A luminosity distribution for kilonovae based on short gamma-ray burst afterglows
Abstract The combined detection of a gravitational-wave signal, kilonova, and short gamma-ray burst (sGRB) from GW170817 marked a scientific breakthrough in the field of multimessenger astronomy. But even before GW170817, there have been a number of sGRBs with possible associated kilonova detections. In this work, we re-examine these ‘historical’ sGRB afterglows with a combination of state-of-the-art afterglow and kilonova models. This allows us to include optical/near-infrared synchrotron emission produced by the sGRB as well as ultraviolet/optical/near-infrared emission powered by the radioactive decay of r-process elements (i.e. the kilonova). Fitting the light curves, we derive the velocity and the mass distribution as well as the composition of the ejected material. The posteriors on kilonova parameters obtained from the fit were turned into distributions for the peak magnitude of the kilonova emission in different bands and the time at which this peak occurs. From the sGRB with an associated kilonova, we found that the peak magnitude in H bands falls in the range [−16.2, −13.1] ($95{{\ \rm per\ cent}}$ of confidence) and occurs within $0.8\!-\!3.6\, \rm d$ after the sGRB prompt emission. In g band instead we obtain a peak magnitude in range [−16.8, −12.3] occurring within the first 18 h after the more »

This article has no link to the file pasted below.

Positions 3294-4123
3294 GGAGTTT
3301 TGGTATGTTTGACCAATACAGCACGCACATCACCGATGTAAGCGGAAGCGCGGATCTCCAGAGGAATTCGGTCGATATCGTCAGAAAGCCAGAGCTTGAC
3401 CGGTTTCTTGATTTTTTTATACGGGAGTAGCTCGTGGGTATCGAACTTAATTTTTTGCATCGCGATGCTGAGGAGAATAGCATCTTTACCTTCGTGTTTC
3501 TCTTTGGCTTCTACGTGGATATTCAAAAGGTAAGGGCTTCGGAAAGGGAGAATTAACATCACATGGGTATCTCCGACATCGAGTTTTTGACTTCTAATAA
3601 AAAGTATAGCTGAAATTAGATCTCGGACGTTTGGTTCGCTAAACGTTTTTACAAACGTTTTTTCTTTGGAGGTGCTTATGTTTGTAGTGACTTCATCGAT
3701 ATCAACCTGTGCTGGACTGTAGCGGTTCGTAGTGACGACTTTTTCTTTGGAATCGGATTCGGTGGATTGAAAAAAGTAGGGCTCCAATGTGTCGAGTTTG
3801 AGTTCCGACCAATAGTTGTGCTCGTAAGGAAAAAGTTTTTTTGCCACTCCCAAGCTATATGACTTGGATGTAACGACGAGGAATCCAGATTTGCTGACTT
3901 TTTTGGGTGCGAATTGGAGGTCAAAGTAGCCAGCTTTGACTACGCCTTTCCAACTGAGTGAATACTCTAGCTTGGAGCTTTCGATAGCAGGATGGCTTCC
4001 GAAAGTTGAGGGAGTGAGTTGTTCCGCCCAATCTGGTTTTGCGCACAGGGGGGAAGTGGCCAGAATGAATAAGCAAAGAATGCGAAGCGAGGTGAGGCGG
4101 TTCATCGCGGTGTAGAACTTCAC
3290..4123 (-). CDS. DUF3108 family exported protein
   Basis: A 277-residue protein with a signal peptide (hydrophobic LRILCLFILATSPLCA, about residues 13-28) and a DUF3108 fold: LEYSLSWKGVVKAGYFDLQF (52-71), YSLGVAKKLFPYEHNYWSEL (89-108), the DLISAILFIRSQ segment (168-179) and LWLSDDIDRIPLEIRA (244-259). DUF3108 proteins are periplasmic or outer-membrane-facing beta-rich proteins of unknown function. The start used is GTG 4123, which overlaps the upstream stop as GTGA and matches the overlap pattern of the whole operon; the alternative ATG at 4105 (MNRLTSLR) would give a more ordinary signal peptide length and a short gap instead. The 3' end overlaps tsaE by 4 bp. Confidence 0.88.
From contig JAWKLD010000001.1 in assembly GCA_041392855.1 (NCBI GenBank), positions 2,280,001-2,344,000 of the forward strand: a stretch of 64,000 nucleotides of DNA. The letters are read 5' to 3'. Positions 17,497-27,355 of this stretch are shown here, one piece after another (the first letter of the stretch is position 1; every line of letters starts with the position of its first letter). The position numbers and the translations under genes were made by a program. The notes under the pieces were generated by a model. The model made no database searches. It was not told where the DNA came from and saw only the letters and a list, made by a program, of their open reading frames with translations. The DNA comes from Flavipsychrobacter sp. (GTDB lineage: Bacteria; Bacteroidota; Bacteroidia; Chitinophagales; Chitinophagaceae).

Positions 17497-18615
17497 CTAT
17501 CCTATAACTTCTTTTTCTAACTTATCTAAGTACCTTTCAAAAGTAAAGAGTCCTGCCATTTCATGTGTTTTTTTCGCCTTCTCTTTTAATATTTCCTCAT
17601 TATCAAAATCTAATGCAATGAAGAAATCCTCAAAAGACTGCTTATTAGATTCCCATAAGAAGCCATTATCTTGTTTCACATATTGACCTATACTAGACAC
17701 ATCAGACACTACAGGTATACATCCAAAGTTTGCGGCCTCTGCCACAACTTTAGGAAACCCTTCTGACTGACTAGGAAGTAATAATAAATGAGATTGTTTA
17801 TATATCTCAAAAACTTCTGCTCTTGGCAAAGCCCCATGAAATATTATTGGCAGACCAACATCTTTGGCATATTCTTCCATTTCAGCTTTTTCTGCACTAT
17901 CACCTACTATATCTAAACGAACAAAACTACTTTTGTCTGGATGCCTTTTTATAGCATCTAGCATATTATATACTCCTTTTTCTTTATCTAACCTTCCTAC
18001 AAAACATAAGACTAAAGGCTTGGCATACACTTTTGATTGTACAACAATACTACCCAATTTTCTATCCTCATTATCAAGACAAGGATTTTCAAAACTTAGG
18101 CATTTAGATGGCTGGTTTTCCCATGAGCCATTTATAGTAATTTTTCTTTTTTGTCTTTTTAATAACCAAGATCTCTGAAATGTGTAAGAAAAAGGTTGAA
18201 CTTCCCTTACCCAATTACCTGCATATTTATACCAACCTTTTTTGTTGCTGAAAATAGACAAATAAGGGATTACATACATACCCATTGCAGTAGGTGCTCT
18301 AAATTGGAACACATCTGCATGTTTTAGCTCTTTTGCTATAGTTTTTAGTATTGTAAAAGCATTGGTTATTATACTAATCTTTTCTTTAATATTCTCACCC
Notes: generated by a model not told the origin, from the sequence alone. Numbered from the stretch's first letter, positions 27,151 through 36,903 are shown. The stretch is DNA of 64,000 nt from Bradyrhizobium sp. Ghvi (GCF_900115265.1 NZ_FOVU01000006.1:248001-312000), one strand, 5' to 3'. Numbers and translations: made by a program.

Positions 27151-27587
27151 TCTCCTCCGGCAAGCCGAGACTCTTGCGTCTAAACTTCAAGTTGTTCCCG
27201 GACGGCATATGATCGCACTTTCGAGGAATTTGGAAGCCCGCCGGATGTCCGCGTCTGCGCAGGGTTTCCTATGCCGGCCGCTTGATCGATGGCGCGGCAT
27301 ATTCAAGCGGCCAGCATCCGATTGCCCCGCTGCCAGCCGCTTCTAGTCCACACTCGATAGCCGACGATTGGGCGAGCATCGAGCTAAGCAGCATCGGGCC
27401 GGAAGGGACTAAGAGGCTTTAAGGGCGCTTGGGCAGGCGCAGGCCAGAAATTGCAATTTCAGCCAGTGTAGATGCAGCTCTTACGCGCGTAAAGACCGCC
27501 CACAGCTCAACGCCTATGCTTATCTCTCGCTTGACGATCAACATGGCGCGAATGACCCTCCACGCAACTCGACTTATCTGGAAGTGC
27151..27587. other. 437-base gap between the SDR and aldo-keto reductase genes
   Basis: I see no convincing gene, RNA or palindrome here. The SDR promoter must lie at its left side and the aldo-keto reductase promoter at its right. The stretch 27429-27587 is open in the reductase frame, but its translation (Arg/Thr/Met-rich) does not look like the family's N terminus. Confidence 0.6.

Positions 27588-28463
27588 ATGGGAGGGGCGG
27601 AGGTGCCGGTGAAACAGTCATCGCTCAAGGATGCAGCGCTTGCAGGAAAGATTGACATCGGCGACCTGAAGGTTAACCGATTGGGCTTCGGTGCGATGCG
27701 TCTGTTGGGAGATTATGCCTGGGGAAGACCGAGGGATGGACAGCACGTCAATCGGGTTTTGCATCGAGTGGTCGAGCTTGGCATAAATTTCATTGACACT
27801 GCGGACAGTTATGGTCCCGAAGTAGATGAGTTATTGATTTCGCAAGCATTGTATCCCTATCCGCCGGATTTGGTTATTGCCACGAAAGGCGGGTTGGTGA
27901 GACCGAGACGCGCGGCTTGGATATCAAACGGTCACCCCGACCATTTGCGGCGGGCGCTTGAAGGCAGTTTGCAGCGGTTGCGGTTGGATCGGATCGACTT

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Award ID(s):
Publication Date:
NSF-PAR ID:
10171259
Journal Name:
Monthly Notices of the Royal Astronomical Society
Volume:
486
Issue:
1
Page Range or eLocation-ID:
672 to 690
ISSN:
0035-8711
National Science Foundation
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2. ABSTRACT

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3. Abstract

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4. ABSTRACT

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